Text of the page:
What is Shared Household in Domestic Violence Act?

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This topic contains 1 reply, has 2 voices, and was last updated by Dr. Ashok Dhamija Dr. Ashok Dhamija 10 months, 3 weeks ago.

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  • #3550

    Udar Ojha

    Sir, Can you please look into the following query:

    Husband lived in village A due to job. Wife lived in City B along with in-laws in their owned house as she refused to live with the husband because of A being a village. Husband had no title, interest or tenancy in that house. Husband and Wife never lived together in under one roof because separation happened only after 2 months of marriage. Wife filed false DV case showing cause of action at City B in the house of in-laws and trying to make in-laws and husband respondents. Can that house in City B be shared household as per DV Act?

  • #3563

    Definition of “shared household” under Section 2(s) of the Protection of Women from Domestic Violence Act is as under:

    “(s) “shared household” means a household where the person aggrieved lives or at any stage has lived in a domestic relationship either singly or along with the respondent and includes such a household whether owned or tenanted either jointly by the aggrieved person and the respondent, or owned or tenanted by either of them in respect of which either the aggrieved person or the respondent or both jointly or singly have any right, title, interest or equity and includes such a household which may belong to the joint family of which the respondent is a member, irrespective of whether the respondent or the aggrieved person has any right, title or interest in the shared household;”

    In the case of S.R. Batra v. Taruna Batra, (2007) 3 SCC 169 : AIR 2007 SC 1118, the Supreme Court held that the house which exclusively belonged to mother-in-law of the woman (respondent) wherein she only lived with her husband for some time in the past after their marriage, was not a “shared household” within the meaning of S. 2(s), hence the respondent woman was held to be not entitled to claim her right to live therein under S. 17 of the above Act. It was held that in order to claim such a right, the property should belong to her husband or it should have been taken on rent by her husband or it should have been a joint family property in which her husband was a member. The Supreme Court held that:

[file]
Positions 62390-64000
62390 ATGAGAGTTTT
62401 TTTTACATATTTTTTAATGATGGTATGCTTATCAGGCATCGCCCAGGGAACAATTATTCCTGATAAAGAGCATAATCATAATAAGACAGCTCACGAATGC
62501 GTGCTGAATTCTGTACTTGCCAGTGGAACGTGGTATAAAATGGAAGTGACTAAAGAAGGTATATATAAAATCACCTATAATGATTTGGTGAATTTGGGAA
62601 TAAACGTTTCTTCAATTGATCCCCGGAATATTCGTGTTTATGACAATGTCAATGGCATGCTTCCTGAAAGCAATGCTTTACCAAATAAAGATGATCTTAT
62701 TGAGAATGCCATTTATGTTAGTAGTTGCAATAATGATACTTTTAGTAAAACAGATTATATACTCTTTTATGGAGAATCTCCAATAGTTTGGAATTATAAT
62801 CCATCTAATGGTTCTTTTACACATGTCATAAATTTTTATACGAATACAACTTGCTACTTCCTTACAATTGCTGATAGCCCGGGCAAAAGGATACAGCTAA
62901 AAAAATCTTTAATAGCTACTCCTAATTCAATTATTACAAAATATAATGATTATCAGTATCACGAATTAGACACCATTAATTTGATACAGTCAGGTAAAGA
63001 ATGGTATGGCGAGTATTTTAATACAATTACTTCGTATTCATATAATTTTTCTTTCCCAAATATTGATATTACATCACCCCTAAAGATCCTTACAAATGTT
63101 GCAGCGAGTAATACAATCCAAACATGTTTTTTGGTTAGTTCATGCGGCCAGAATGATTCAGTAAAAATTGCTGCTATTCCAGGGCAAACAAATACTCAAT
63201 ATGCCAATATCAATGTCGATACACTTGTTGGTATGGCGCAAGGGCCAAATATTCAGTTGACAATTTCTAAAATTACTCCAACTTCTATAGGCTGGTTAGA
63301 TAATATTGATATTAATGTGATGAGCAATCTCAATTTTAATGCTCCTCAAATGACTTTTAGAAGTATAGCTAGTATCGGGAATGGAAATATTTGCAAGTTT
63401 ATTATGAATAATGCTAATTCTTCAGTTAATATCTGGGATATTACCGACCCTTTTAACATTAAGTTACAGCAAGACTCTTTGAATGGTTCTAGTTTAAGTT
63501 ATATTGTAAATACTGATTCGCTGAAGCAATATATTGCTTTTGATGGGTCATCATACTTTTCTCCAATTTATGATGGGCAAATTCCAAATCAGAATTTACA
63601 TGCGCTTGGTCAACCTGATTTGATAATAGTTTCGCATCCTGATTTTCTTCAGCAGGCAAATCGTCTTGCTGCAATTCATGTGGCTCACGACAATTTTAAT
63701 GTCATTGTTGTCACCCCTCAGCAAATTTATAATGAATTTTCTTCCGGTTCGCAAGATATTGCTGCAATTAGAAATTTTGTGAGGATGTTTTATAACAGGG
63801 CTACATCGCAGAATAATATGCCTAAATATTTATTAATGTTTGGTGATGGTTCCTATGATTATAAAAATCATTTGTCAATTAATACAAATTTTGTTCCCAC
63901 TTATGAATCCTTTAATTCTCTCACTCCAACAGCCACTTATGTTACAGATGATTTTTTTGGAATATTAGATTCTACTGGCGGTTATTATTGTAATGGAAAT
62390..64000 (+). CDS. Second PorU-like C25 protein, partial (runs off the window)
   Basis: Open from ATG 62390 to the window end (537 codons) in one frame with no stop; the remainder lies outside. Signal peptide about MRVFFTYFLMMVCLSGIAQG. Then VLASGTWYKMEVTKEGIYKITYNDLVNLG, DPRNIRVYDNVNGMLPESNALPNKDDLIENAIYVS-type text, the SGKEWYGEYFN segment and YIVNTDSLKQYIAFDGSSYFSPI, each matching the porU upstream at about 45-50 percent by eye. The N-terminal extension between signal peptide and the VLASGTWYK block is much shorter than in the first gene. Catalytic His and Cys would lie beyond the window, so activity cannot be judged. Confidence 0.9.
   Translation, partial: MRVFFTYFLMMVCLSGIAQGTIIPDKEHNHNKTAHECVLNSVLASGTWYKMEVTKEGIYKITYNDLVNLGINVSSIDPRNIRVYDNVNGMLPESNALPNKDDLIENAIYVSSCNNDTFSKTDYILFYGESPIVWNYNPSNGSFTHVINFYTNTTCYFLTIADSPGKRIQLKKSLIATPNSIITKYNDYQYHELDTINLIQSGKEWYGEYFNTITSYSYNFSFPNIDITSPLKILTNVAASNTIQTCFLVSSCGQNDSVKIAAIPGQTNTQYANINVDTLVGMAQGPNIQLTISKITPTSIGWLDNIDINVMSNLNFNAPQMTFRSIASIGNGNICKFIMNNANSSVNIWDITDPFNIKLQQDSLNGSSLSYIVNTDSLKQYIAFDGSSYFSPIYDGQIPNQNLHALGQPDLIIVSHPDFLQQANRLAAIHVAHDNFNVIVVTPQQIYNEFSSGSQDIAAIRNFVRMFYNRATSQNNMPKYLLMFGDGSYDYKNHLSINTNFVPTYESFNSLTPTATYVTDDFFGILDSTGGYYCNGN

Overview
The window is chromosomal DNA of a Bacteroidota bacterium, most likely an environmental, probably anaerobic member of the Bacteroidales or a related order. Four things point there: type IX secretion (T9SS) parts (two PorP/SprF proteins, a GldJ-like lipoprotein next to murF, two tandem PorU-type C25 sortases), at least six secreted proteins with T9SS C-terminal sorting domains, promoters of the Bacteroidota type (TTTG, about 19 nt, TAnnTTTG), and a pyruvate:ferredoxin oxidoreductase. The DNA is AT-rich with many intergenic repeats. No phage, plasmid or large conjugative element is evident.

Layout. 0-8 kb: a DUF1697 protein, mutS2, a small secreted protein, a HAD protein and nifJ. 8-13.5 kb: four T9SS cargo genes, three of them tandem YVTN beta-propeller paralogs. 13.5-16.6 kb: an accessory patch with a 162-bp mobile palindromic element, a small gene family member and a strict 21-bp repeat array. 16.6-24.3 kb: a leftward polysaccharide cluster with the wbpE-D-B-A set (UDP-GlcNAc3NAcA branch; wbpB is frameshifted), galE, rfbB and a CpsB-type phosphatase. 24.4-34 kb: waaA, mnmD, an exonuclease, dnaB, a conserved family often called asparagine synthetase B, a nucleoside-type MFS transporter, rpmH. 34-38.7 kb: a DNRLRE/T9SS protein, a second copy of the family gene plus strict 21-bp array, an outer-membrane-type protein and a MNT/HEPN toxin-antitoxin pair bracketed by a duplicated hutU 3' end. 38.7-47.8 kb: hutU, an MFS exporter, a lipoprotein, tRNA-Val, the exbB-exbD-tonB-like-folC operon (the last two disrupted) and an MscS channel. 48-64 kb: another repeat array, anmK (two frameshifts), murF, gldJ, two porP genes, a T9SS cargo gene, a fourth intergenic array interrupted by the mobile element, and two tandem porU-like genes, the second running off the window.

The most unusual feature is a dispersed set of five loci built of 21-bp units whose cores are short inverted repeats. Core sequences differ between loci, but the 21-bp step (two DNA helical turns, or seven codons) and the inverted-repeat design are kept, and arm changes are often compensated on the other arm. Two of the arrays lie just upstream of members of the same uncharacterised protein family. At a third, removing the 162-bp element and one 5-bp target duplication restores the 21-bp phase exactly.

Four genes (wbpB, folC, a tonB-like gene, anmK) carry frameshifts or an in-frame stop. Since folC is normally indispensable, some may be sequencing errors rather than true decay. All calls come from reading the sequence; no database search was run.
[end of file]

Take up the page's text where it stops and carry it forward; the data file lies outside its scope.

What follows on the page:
“As regards Section 17(1) of the Act, in our opinion the wife is only entitled to claim a right to residence in a shared household, and a shared household would only mean the house belonging to or taken on rent by the husband, or the house which belongs to the joint family of which the husband is a member. The property in question in the present case neither belongs to Amit Batra nor was it taken on rent by him nor is it a joint family property of which the husband Amit Batra is a member. It is the exclusive property of Appellant 2, mother of Amit Batra. Hence it cannot be called a “shared household”.

    No doubt, the definition of “shared household” in Section 2(s) of the Act is not very happily worded, and appears to be the result of clumsy drafting, but we have to give it an interpretation which is sensible and which does not lead to chaos in society.”

    In a recent case, Manmohan Attavar v. Neelam Manmohan Attavar, (2017) 8 SCC 550, the Supreme Court held that:

    “…the respondent has never stayed with the appellant in the premises in which she has been directed to be inducted. This is an admitted position even in answer to a court query by the respondent during the course of hearing. The “domestic relationship” as defined under Section 2(f) of the DV Act refers to two persons who have lived together in a “shared household”. A “shared household” has been defined under Section 2(s) of the DV Act. In order for the respondent to succeed, it was necessary that the two parties had lived in a domestic relationship in the household. However, the parties have never lived together in the property in question. It is not as if the respondent has been subsequently excluded from the enjoyment of the property or thrown out by the appellant in an alleged relationship which goes back 20 years. They fell apart even as per the respondent more than 7 years ago.”

    In the light of the above legal position and keeping in mind the facts stated in your question, it appears that the house in the city B may not be included in the definition of “shared household”.


    Dr. Ashok Dhamija is a New Delhi based Supreme Court Advocate and author of law books. Read more about him by clicking here. List of his Forum Replies. List of his other articles. List of his Quora Answers.

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